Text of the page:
Winter months can be long and brutal with dangerous temperatures and potential hazards, here are a few simple ways to ensure our beloved furry family members stay safe. While keeping your pet inside in extreme cold conditions is always a good idea, when taking your dog for a walk in the winter there are a few important concerns to be aware of. Here in the city of Philadelphia, we have a lot of neighbors who are using salts on sidewalks and driveways which contain things like sodium chloride and calcium chloride which can be damaging to paw pads, or toxic if ingested or licked. Salt can also get stuck in between paw pads and cause painful sores due to the chemicals, and we recommend that after walks you rinse paw pads with lukewarm water to ensure no salt is left behind, and dry thoroughly with a clean towel. Another option is to invest in dog booties which will create a protective barrier between paw pads and the ground, they are fairly inexpensive, and often have grips to help prevent any slipping and falling on ice. They are also great for the summertime when extreme heat occurs and is absorbed by concrete and tar, making paw pads hot and uncomfortable to walk on. Smaller breeds would also benefit from wearing a warm sweater or coat, and they will look adorable while doing so!
Cats that are used to being indoors all or most of the time are not protected with even a winter coat and should remain indoors as that is the best way to protect our fabulous felines. Cats who are regularly outdoors are at a higher risk for hypothermia even with growing a thicker winter coat and are not fully protected from the dangers of the cold. When a cat gets cold, blood tends to leave areas like the ears, nose, paws, and tail. This eventually causes blood to rush to vital organs such as kidneys, liver, and even the brain. This makes the skin more vulnerable to frostbite, which presents itself as pale to a greyish skin color. Hypothermia symptoms in both felines and canines can present as shivering, skin cold to the touch, weakness, difficulty breathing, lowered heart rate, or loss of consciousness. If any of these symptoms are noticed in your animal, we recommend you call our Northern Liberties office immediately, or your closest emergency hospital if we are unavailable.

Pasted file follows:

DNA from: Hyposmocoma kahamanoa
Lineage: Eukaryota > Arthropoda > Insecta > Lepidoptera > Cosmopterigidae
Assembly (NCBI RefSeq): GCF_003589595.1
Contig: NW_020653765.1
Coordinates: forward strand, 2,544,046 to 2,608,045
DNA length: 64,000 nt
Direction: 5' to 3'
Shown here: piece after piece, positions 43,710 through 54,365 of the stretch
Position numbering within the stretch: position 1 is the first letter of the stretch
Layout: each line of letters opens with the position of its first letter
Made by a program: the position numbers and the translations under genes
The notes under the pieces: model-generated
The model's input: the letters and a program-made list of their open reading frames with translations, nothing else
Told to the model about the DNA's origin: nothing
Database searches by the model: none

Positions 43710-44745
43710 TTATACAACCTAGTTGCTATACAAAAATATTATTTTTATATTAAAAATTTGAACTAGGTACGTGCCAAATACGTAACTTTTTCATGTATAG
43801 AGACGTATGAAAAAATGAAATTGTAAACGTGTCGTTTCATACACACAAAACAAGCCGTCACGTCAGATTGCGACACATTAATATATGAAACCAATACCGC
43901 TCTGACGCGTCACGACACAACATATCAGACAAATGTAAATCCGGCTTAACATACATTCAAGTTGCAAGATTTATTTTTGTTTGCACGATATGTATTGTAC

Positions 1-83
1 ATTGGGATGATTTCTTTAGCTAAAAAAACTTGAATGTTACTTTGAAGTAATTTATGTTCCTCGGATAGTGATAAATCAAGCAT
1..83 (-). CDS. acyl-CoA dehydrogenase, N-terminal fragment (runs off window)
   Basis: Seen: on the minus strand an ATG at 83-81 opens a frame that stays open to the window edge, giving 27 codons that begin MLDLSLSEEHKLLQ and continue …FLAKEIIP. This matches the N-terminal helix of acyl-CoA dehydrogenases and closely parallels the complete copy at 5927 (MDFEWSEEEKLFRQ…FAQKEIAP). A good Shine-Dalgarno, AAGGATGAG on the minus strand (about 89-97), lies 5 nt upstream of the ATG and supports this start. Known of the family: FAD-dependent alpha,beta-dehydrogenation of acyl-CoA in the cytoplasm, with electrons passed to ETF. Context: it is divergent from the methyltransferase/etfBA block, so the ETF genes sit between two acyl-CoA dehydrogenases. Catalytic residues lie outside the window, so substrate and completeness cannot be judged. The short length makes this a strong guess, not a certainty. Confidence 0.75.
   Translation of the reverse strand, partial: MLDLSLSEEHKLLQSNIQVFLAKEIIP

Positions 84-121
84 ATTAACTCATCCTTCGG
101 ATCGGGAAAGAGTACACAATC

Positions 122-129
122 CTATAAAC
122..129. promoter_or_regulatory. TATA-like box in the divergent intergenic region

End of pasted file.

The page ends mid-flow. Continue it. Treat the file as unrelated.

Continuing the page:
Another potentially hazardous situation during the holiday season can be household decorations. Things such as tinsel, garland, ornaments, and present wrapping materials, if ingested these items can cause gastrointestinal obstructions. It is important to keep such things out of reach of our furry friends, to help ensure no emergency visits this holiday season! Holiday plants such as poinsettias, mistletoe, and holly are very beautiful, but are toxic to our pets. If any leaves or berries are consumed, it can cause things such as vomiting, diarrhea, and even difficulties breathing. Ingesting even a small amount of these toxic plants can cause complications to health, in the case that this occurs, we recommend you call our office so we can address your pet’s health and give them anything they may need. Another thing to watch out for is that your pets don’t try to drink any water from the Christmas tree stand, which can also contain harmful chemicals absorbed through water from the tree.
Holidays are time for enjoying the company of family and friend gatherings, which can cause an increase in foot traffic in and out of your home. While it may be enjoyable for your family, this may be something that causes stress to your animal, even if they are not typically anxious. This means that it is important for your pet to have an area in which they are comfortable, safe, and able to escape the excitement if needed.
We hope that this information finds you well, and helps provide safe tips for both your canine and feline companions during the winter and holiday season. Please find below information for our clinic, as well as a recommended emergency hospital near our location.
Indy Veterinary Care
917 N Front St, Philadelphia, PA, 19123
1114 S Front St, Philadelphia, PA, 19147